With no European distractions in 2016-17, Klopp could focus on the football that he preferred his players to play.  Domestic cups suddenly became the distraction for Klopp, and his lineup selections proved that to be fact.  The focus was firmly set on a top-four finish.  Everyone knew it was well within our grasp.  By the time we got to the “business end” of the season, Chelsea was starting to run away with the league title that season.  But we were still fighting Arsenal and Manchester United for that last coveted Champions League berth.  It went down to the wire with Liverpool needing to defeat Middlesbrough at Anfield to clinch that spot, which they did 3-0.  You could feel the excitement was back.  There was optimism about the future.  They didn’t qualify through the backdoor of other clubs’ failure.  They didn’t qualify with the luck of a fortuitous draw in an elimination tournament.  It certainly didn’t feel like “lightning in a bottle.”  In a way, this squad felt miles better than the team that nearly won the league three seasons earlier.  This team felt like one that could sustain long periods of success.  Klopp was the real deal, and you could see the progression.  But still, I wanted more.  They need to be competing for more than just one title as the season concludes.

The Transformation of LFC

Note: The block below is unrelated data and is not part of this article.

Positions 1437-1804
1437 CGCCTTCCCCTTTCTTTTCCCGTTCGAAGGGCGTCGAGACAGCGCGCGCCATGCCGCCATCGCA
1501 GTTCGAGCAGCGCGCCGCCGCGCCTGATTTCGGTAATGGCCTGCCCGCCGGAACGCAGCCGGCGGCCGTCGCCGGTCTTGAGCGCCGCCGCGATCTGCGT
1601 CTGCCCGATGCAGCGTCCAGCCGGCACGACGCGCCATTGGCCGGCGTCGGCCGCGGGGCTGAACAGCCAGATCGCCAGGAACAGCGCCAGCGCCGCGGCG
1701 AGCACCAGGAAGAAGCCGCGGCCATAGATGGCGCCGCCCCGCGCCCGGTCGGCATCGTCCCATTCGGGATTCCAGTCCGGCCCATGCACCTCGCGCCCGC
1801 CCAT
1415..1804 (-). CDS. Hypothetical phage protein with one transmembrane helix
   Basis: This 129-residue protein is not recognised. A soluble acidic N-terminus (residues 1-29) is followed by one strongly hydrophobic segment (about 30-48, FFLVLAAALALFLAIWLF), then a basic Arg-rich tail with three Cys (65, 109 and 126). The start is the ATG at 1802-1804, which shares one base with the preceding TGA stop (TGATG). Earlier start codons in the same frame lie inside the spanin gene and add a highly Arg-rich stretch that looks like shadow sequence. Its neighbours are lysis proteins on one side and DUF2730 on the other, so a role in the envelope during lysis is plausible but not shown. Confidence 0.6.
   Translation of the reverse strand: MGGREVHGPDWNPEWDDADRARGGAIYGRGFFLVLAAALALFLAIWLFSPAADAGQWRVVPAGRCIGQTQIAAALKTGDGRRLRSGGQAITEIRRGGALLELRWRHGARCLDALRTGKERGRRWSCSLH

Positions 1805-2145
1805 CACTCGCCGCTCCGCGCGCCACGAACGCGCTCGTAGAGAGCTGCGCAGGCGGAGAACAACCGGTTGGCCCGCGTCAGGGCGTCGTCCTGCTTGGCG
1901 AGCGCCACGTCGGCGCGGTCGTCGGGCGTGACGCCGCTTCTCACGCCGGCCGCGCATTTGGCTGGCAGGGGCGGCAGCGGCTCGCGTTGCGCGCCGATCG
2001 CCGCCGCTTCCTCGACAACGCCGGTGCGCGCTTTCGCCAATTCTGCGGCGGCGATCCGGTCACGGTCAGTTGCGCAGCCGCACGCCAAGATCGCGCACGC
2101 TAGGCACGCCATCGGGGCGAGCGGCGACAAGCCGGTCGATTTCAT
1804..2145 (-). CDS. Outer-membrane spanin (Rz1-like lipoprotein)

Liverpool was ready to transform themselves to the next level, where qualification for Europe was an expectation, not a dream.  Players started taking notice as well.  Back in the summer of 2014, Liverpool was hot in pursuit of Barcelona striker Alexis Sanchez.  Even though Liverpool nearly won the league that season, Sanchez chose to join fourth-place Arsenal instead.  Rumors were rampant that his wife preferred to live in London.  The truth was that few people bought into the hype that Liverpool was an elite football club again.  I didn’t blame Sanchez for picking Arsenal over us.  They had a better track record at the time.  But three years later in the summer of 2017, the tide might have finally turned. Southampton’s Virgil Van Dijk was the best center back on the planet, and he chose Liverpool as his next club over both Chelsea and Manchester City.  Then one of the best goalkeepers in the game, Alisson Becker from AS Roma, decided to join the Reds the following summer.  Then we signed one of the best midfielders in the world as Thiago Alcantara left Bayern Munich to join Liverpool in 2020.  Three of the world’s best footballers at their respective positions all chose to join Liverpool Football Club.  Suddenly players are choosing Liverpool instead of settling for it.  Is this because of Klopp?  I won’t argue that his presence was helpful, but there is one tangible fact that all three of those players have in common.  Something that Alexis Sanchez could not claim.  All three had played against Liverpool and Klopp at Anfield before signing on the dotted line.  Each saw the atmosphere created at the magical ground and wanted to be a part of it.  That had to have played a big part in their decisions.  A former Southampton teammate of Van Dijk once admitted that after a match at Anfield, the Dutch defender asked him “why wouldn’t you want to play in front of this crowd every week?”